Rock lobsters may be vulnerable to climate change and lobster fishers may have to travel further to snare the delicacy in the future, according to a new study published this month (March 2021).
British Antarctic Survey (BAS) scientists were part of a team that examined the Tristan and St Paul rock lobster species that inhabit seamounts and islands in the southern Atlantic and Indian Ocean respectively – separated by thousands of kilometres.
They provided the numerical modelling component, using the national supercomputer ARCHER.
BAS author, and computer modeller, Dr Emma Young explains:
“Using a combination of oceanographic models and genetics we identified present-day larval transport pathways, which showed connectivity from west to east between lobster populations in the Atlantic and Indian Oceans. However, we also found that patterns of connectivity have changed over time as the climate fluctuated.
“We think the lobsters moved northward during the last ice age, 20-25,000 years ago, when temperatures were colder. With temperatures increasing due to climate change, the lobster populations may move southward to stay within their preferred temperature range, which will make management of the fishery more complex.”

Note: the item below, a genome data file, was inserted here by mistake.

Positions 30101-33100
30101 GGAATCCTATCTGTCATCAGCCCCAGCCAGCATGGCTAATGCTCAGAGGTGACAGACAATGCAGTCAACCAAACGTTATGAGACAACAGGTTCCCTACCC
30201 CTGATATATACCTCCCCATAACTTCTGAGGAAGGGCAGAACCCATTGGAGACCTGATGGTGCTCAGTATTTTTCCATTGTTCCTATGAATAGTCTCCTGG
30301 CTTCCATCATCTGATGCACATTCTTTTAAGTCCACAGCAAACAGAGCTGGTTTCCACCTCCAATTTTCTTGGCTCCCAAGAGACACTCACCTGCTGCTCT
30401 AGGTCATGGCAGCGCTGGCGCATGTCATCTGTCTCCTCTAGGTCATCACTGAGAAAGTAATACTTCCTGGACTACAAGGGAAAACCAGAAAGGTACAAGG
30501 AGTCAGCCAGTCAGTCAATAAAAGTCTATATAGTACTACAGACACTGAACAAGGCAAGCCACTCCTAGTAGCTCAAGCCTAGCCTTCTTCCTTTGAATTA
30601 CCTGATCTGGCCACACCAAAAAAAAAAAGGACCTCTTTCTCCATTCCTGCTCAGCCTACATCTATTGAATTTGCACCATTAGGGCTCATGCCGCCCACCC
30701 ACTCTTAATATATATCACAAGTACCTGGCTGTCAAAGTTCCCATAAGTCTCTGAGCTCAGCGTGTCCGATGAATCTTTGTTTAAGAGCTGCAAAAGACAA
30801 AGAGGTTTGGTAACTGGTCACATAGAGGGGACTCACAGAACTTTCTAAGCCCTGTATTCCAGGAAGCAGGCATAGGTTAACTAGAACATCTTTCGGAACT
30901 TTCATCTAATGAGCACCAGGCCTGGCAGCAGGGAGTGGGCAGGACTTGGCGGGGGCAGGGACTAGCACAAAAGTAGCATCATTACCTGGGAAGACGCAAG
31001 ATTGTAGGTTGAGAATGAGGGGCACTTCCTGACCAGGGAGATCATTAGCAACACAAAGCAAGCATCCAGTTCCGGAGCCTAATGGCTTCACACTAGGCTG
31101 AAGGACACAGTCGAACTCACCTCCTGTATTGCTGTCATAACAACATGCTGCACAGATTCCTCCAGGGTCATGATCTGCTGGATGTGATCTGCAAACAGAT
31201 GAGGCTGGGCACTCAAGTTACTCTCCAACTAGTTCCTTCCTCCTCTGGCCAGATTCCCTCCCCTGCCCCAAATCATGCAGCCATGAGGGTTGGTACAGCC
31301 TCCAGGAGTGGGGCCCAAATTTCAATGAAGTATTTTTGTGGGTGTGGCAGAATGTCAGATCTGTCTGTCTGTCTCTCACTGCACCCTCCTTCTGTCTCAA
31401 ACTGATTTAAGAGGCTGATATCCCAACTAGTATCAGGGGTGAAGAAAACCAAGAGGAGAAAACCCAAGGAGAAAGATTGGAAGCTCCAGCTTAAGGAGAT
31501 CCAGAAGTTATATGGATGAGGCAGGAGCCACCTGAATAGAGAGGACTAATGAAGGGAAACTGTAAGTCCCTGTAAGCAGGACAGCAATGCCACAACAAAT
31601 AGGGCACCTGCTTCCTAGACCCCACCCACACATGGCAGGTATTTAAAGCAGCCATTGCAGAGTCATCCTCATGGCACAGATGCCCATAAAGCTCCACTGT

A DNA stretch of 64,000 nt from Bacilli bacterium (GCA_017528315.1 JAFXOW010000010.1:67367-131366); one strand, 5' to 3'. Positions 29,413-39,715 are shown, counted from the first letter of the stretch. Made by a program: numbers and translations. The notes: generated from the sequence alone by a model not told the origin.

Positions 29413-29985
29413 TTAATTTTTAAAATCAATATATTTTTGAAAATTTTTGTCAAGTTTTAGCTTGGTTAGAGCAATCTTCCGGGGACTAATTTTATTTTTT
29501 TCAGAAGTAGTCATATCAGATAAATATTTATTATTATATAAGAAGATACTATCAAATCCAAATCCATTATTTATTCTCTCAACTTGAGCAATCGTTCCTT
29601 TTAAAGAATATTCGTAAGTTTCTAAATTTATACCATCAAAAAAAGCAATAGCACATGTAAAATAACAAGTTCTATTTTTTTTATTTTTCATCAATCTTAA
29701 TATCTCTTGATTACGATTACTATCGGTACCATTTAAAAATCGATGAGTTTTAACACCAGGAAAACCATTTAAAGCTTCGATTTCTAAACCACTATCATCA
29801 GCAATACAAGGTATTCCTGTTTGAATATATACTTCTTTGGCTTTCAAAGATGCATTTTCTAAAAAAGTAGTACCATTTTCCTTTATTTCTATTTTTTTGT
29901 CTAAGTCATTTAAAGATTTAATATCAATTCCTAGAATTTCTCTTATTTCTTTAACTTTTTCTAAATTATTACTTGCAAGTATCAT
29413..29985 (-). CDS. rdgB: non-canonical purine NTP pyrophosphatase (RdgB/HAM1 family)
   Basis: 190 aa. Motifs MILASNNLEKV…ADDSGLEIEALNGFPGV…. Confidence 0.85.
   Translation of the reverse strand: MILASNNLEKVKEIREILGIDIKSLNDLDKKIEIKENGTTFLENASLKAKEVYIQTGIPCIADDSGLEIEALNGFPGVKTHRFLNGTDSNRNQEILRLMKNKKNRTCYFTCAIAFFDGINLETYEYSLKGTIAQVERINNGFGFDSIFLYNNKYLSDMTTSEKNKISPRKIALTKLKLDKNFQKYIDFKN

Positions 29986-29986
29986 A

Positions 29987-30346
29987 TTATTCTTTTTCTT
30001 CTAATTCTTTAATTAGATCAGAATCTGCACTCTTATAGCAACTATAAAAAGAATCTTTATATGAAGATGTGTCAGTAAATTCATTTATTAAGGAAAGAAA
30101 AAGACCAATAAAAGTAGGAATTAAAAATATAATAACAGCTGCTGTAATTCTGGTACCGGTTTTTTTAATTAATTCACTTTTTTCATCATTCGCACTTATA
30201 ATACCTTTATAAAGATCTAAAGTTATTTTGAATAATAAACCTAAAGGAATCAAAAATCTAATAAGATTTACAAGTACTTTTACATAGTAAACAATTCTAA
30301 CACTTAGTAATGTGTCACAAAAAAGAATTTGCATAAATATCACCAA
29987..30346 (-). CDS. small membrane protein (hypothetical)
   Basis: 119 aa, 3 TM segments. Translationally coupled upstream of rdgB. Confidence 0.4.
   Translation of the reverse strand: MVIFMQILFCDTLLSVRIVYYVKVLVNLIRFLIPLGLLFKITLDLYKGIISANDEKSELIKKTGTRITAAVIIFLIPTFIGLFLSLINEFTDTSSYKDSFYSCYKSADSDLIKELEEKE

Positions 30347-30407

The species live in a narrow range of temperatures, about 8-18°C.
Co-author Dr Strugnell from James Cook University in Australia said this finding had implications as water temperatures in the region are increasing.
“There is already some evidence of this happening elsewhere, with the eastern rock lobster becoming more common further south along the Tasmanian east coast.”
She said the sub-Antarctic Islands of the Indian Ocean could become suitable habitats for lobster.
“A decrease in the current fishery areas is likely to result in reduced local catches and force fishing boats to travel longer distances to exploit new stocks. That’s in addition to what the introduction of lobster might do to the existing environments they move into,” said Dr Strugnell.
If ocean currents are projected to change worldwide by the end of the century, this could affect the drift of larval lobster between the Indian Ocean and the South Atlantic.
This research was conducted during two ship cruises to the island of Tristan de-Cunha. It feeds into the wider goals of providing the information for the Tristan Government to manage sustainable harvesting of the lobster into the future, providing food and economic security to this remote UK Overseas Territory population.
The paper Climatic change drives dynamic source-sink relationships in marine species with high dispersal potential is published in the journal Ecology and Evolution here